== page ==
“Visualization of Culture” or “Culture of Visualization”?

Continuing our key theme of Digital Culture, this week our class focuses on the distinction between Database and Narrative, which are both linked to the practice of archiving information. I chose to study the website www.informationisbeautiful.net, created by David McCandless, a London-based data journalist and information designer. His website offers a collection of visualized information of facts, data, ideas, statistics, questions, etc. As my classmate, Joanna. mentions in her post about the same topic, McCandless aims to convey his subject matter with the least amount of wording as possible.

McCandless presents a wide array of topics illustrated through many different types of graphs, diagrams, with dynamic use of shapes and colors. What appears to be very interesting to me, is his choice of subjects. Almost every graph reflects a contemporary interest or concern. Taste Buds to Censorship in China, McCandless appears to have a rather informal approach to all types of information. Some of his visualizations are disputable also. I was showing my Senegalese friend International Number Ones and he found it to be stupid when Senegal is referred to as the number one in Gasoline Bunkers, and offensive when Chad is top one for Poor Population. His sources are, NationMaster and CIA Factbook, are too generally credited.

It reminds me of a terms Beer and Burrows mentions in their study “Popular Culture, Digital Archives and the New Social Life of Data”, “infotainment”, which refers to data becoming a source of entertainment, or a resource to play (Beer and Burrows 61). Informationisbeautiful is based on the fourth feature of popular culture archives that Beer and Burrows discusses, which is play. In the form of a transactional archives (involving finding culture, discovery, seeing trends and charts, consuming, etc), Informationisbeautiful becomes a sort of a playground that is dedicated to the weighty task of archiving social data and information.

Beer and Burrows also discusses the “visualization of culture” and a “culture of visualization” being at work at the same time  (Beer and Burrows 62). It makes me ponder if Informationisbeautiful leans to the “visualization of culture” side. One might argue that culture is too broad of a term to describe McCandless’ subject matters across the side. However, what McCandless conveys on this website reflects the interests and concerns of contemporary society, which is an integral part of culture itself. Visualization, in this view, also belongs to the broad evolution of culture, or more precisely, of digital culture.

What also seems interesting to me, is how McCandless refers to himself as a data journalist and an information designer. These two terms only recently emerged, and they serve as a reflection of a generation of technological advancements and a society of digitization. Visualization of data now can be considered as journalism. Information can now be “designed”. Can you actually be the designer of information? Or in other words, are technological advancements and extreme modernization designing new information? McCandless is only archiving existing data, facts and ideas, then designing them into visualizations. To me, that does not equal designing information.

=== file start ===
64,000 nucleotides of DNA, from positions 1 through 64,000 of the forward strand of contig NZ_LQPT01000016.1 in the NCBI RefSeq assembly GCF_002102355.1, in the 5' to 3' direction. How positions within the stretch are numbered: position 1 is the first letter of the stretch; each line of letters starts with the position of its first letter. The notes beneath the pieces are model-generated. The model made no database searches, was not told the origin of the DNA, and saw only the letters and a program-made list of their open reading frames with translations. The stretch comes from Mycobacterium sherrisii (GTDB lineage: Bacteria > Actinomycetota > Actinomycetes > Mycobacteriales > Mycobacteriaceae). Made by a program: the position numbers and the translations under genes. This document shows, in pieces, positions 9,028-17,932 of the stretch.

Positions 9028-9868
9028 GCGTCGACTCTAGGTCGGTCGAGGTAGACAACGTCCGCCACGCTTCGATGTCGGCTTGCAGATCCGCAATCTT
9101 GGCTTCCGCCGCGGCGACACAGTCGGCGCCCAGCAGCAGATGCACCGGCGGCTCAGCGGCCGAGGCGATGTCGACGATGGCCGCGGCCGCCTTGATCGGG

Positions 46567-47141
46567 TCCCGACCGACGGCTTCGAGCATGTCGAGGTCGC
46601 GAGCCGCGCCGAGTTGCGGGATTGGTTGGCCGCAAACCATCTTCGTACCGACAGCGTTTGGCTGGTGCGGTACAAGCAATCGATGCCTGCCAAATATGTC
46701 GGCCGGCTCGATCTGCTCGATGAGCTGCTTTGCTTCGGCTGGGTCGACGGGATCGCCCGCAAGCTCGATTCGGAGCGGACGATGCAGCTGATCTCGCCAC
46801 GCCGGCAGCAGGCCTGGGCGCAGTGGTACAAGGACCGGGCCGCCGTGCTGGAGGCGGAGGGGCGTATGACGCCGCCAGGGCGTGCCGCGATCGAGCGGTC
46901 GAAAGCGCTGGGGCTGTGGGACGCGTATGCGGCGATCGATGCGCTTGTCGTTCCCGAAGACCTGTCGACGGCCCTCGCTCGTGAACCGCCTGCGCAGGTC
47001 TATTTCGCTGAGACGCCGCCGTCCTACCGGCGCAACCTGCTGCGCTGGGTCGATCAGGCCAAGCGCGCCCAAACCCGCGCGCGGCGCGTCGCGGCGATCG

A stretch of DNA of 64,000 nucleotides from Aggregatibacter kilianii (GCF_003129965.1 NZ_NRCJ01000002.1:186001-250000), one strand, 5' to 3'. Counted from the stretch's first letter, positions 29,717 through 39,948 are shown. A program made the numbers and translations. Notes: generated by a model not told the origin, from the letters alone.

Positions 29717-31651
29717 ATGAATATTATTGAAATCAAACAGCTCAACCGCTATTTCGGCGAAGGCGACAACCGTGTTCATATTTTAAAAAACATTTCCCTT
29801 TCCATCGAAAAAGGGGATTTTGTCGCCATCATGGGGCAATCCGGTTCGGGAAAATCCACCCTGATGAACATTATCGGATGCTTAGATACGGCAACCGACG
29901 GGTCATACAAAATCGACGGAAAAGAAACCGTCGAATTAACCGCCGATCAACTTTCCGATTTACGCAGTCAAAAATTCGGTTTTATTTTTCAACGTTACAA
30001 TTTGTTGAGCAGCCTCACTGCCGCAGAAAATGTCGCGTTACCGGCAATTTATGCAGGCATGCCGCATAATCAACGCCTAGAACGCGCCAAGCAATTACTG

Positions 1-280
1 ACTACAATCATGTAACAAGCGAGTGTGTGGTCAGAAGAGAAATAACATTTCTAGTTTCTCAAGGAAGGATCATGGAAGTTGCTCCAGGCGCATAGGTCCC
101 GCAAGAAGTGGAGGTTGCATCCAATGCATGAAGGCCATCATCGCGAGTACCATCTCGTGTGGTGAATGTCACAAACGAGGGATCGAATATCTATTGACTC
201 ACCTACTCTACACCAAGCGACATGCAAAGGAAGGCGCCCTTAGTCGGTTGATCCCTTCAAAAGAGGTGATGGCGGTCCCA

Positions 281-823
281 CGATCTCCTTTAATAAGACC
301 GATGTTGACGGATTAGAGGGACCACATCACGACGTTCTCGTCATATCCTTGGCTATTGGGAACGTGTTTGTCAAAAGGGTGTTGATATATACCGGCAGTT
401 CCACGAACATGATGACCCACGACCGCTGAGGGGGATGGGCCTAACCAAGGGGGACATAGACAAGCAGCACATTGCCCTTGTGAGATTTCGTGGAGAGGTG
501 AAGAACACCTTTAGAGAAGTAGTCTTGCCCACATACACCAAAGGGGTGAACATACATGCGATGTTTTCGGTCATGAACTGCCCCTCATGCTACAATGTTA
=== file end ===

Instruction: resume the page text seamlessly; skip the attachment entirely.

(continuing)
McCandless also dedicates a session of his website to Interactive Visualizations. In one of Lev Manovich’s essays “On Totalitarian Interactivity”, Lev Manovich starts off by referring to Shulgin, who views interactivity as a form of manipulation. The paradox is, people nowadays are in fact enjoying this manipulation for they think that it is a part of technological revolution. We are given choices and forced to choose among those limits, which prevent them from proposing other ideas and opinions. We, however, love being given limited choices, as we appreciate the modern machine for being able to interact with ourselves. I was playing through McCandless’ interactive graphs a long time ago and loved it, being left in awe at how advanced technology had become. However, now I get to wonder if it is actually a positive contribution, as after being given those choices our minds start to close down to a certain limits as well.

“Exciting, Beautiful, Technical – But What Does It Mean?” The featured image for this post

Source: David Beer, and Roger Burrows, “Popular Culture, Digital Archives and the New Social Life of Data,” Theory Culture and Society,

Manovich, Lev. Accessed September 24, 2013. http://manovich.net/TEXT/totalitarian.html.

 

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